An EU investigation into state aid received in 2011 is ongoing and could potentially lead to the carrier having to repay the funds received from the state. This would increase the pressure to secure fresh investment. Some observers have suggested that the Etihad partnership could be a stepping stone to a future equity relationship. The codeshare attests to some meeting of minds already.
Latvia’s national carrier airBaltic recently reported a narrowing of its net loss in 2012, with RASK up 15%. The carrier is just over a year into a five year profit improvement plan. It says that it is surpassing its original turnaround plans and is on track to achieve targeted profitability by 2014. Network restructuring, improved revenue management and the relative economic health of the Baltic region compared with other parts of Europe are providing tail winds.
With only modest capacity growth planned for 2013 and monthly profitability exceeding management’s plan for the first three months of the year, there may be potential for airBaltic to improve on its 2013 target of stable RASK and perhaps to reach a positive net result ahead of schedule.
Nevertheless, its unit costs are not as low as the LCCs with whom it increasingly competes and labour productivity lags peers. Its fleet modernisation programme should help to narrow the unit cost gap, but management will be hoping it can retain its current pricing power.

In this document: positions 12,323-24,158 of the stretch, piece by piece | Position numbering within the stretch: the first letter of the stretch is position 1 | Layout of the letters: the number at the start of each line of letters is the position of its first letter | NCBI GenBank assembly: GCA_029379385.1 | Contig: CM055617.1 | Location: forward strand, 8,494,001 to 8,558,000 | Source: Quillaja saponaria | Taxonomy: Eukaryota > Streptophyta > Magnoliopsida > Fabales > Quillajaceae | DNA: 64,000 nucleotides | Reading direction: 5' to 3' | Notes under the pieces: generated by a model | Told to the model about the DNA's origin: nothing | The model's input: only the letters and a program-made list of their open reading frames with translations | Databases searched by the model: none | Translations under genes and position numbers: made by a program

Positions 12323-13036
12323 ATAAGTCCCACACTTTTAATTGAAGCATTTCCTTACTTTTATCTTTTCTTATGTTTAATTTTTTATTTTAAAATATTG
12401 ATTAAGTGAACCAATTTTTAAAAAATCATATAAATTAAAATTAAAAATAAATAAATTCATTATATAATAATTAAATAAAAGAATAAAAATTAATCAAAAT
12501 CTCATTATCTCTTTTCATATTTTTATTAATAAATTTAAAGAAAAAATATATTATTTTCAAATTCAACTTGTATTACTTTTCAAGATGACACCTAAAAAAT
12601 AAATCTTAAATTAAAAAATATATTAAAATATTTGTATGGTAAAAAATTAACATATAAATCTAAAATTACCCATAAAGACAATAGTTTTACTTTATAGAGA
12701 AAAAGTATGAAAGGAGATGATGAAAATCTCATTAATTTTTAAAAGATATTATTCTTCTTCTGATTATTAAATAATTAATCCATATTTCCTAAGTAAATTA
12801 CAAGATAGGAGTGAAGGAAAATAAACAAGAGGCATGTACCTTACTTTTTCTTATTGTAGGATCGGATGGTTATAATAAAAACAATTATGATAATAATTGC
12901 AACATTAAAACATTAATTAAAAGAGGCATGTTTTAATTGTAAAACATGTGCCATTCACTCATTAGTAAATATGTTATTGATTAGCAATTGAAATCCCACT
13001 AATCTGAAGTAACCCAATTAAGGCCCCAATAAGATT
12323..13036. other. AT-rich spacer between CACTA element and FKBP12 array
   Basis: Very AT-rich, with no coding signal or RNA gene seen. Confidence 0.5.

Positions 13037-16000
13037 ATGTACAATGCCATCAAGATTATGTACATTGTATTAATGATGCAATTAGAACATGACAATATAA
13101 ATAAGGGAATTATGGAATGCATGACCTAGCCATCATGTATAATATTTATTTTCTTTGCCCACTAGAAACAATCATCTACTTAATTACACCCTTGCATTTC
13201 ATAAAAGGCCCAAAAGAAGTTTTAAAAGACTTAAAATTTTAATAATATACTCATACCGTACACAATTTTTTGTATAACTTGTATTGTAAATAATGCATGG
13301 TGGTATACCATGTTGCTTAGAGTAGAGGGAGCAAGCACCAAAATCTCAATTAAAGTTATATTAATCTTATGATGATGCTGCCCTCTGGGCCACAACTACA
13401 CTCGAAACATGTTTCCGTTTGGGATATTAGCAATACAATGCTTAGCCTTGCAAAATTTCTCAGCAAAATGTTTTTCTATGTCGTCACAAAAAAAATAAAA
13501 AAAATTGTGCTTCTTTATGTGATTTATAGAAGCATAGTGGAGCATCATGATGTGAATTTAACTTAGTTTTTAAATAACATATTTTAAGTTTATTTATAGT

airBaltic’s restructuring plan fittingly dubbed 'ReShape' is in full swing now, but the loss-making Latvian national carrier is facing increasing competition from its northern counterpart Estonian Air, which is copying airBaltic’s model. The tactic is not surprising as Estonian Air’s president and CEO Tero Taskila was airBaltic’s former CCO and helped implement the carrier’s shift from point-to-point operator to a network airline based around feeding transfer traffic between Western Europe and markets in Eastern Europe, the Nordic region, Russia, the Commonwealth of Independent States (CIS) and the Middle East.
Ironically, airBaltic is currently moving away from a stringent focus on transfer traffic over its “North Hub Riga” at Riga International Airport to a more point-to-point approach as part of its drive to return to profitability and build a sustainable long-term business. Too much transfer traffic and a testing public dispute between the airline’s two main shareholders, which resulted in a decline in customer loyalty, brought airBaltic uncomfortably close to bankruptcy last year.
Latvia’s Riga International Airport (RIX) reported a profit of EUR705,000 in 1Q2011, compared with a loss of EUR21,150 in the previous corresponding period, in a report submitted to the governing body of the Ministry of Transport. The airport, a home to aggressive airBaltic, handled 939,630 passengers and 15,373 flight movements. But Ryanair, which has a significant presence could still move away.
Ryanair has been cancelling or suspending services at a wide range of airports across Europe, including in countries where it is growing. Is there any discernible strategy here or is it no more than coincidence, as a result of too many disagreements with airports? What future prospects are there for smaller airports when Ryanair decides to quit?